Thomas Denniston, known to family as Gibson Denniston, was born in Central Otago in 1892. Denniston was working as a bank clerk at the National Bank in Wellington when he enlisted in the New Zealand Expeditionary Force in November 1915. After a period of training in New Zealand, he embarked for Egypt in March the following year.
From Egypt, Denniston went to France, where he joined 2nd Battalion, The Otago Regiment. His battalion was one of the first New Zealand infantry units to go into action on the Somme during the Battle of Flers-Courcelette in September 1916.
While advancing on Switch Trench – the Otago’s first objective – Denniston received a gunshot wound to the chest. He was first evacuated to No.2 New Zealand Field Ambulance, and then the British 45th Casualty Clearing Station. After spending time at a British Hospital in Étaples, he was transported back to England, and arrived in September at the 1st London General Hospital at Camberwell.
In early November, Denniston wrote to his mother from hospital.
As I suppose you have already heard, I’ve been landed at last with a little hole thro’ my chest, in just below the right breast & out somewhere about half-way down my back – nothing at all to worry about & not a bit painful, as there was fortunately no probing to be done for the bullet, it having gone on its way rejoicing.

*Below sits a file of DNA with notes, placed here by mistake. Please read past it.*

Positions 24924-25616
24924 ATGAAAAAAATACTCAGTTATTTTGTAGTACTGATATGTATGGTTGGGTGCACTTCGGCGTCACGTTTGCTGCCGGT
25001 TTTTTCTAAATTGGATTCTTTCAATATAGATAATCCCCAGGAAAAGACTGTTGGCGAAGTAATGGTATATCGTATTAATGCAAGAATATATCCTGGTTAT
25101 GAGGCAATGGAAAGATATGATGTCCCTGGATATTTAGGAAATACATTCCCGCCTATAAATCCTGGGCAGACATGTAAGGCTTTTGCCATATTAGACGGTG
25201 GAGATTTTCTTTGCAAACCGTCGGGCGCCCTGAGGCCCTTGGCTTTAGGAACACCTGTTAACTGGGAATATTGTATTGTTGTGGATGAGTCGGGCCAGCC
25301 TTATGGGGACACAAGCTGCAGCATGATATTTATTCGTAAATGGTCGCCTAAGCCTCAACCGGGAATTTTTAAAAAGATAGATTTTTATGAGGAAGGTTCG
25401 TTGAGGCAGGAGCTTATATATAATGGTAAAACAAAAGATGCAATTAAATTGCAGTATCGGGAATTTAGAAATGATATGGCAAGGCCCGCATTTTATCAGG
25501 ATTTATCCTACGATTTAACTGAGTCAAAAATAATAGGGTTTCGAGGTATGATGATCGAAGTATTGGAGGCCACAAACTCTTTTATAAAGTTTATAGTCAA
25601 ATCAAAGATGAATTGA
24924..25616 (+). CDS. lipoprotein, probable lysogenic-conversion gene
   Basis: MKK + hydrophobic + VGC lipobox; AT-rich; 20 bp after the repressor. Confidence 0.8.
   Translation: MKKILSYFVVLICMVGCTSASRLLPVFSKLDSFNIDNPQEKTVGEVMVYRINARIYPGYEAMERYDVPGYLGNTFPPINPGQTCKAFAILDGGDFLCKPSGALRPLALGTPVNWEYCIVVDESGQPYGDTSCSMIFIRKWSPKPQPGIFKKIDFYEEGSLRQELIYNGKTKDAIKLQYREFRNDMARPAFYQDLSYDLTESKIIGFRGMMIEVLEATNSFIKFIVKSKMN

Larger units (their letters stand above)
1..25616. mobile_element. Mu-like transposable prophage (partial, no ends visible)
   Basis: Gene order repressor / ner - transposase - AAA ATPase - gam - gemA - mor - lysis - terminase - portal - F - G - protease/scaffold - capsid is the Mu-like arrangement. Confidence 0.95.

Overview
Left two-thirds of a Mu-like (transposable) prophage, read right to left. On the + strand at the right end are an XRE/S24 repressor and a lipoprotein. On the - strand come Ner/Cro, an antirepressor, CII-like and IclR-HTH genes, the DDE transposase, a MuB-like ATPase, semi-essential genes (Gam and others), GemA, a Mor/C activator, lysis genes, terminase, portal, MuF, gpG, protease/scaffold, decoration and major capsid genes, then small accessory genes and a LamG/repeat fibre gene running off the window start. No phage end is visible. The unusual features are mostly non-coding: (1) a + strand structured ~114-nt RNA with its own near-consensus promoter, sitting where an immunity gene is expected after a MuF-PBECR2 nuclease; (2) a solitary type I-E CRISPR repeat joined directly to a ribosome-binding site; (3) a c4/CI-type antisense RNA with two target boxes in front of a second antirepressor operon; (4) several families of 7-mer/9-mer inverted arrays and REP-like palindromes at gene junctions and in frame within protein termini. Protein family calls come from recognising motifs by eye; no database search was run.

Of course, it got my lung but already my breathing is quite easy, though I am to be X-rayed to see if any ribs are broken.
Denniston was sent to the New Zealand Convalescent Hospital at Hornchurch, Essex, in mid-December to complete his recovery. He wrote home after Christmas complaining about the gloomy English winter.
I’m still here [at Hornchurch] though I’m feeling so well that I don’t know how soon I’ll be kicked out….The weather is desperate, fogs, mists, frost, rain, snow & no sun for days. Tonight is so thick outside that you can’t see a man more than four or five yards away.
Discharged from hospital in mid-January 1917, Denniston spent a few months at the New Zealand Command Depot at Codford, regaining his physical fitness. By March, he had joined the newly formed 3rd Battalion, The Otago Regiment, and he returned to France in late May 1917.
After a short spell in hospital, in September, suffering from scabies, Denniston was back with the 3rd Otago Battalion in time for the battles of Broodseinde and Passchendaele in October.
Later wounded by mustard gas, he was sent back to hospital in England. Once recovered, Denniston spent the remainder of the war in a reserve battalion at Sling Camp on Salisbury Plain.
He was on leave in Edinburgh, Scotland when the Armistice came into effect in November 1918.
Even though people were prepared for it, they seemed to go quite mad. All hands stopped work and turned out to parade the streets with flags and tin whistles in bands of anything up to a hundred.
Traffic was almost at a stand-still. In the evening it was even worse. The crowds were almost an impassable barrier to anyone who wanted to get along the street, and fireworks were added to the other terrors of the streets.
Denniston spent the next 11 months at Sling Camp waiting to go home. He finally left the United Kingdom and arrived in Auckland in mid-November 1919.
Discharged from the army soon after arriving home, Denniston re-enlisted in the New Zealand Navy during the Second World War.
Gibson Denniston died at Blenheim on 16 August 1988 aged 96.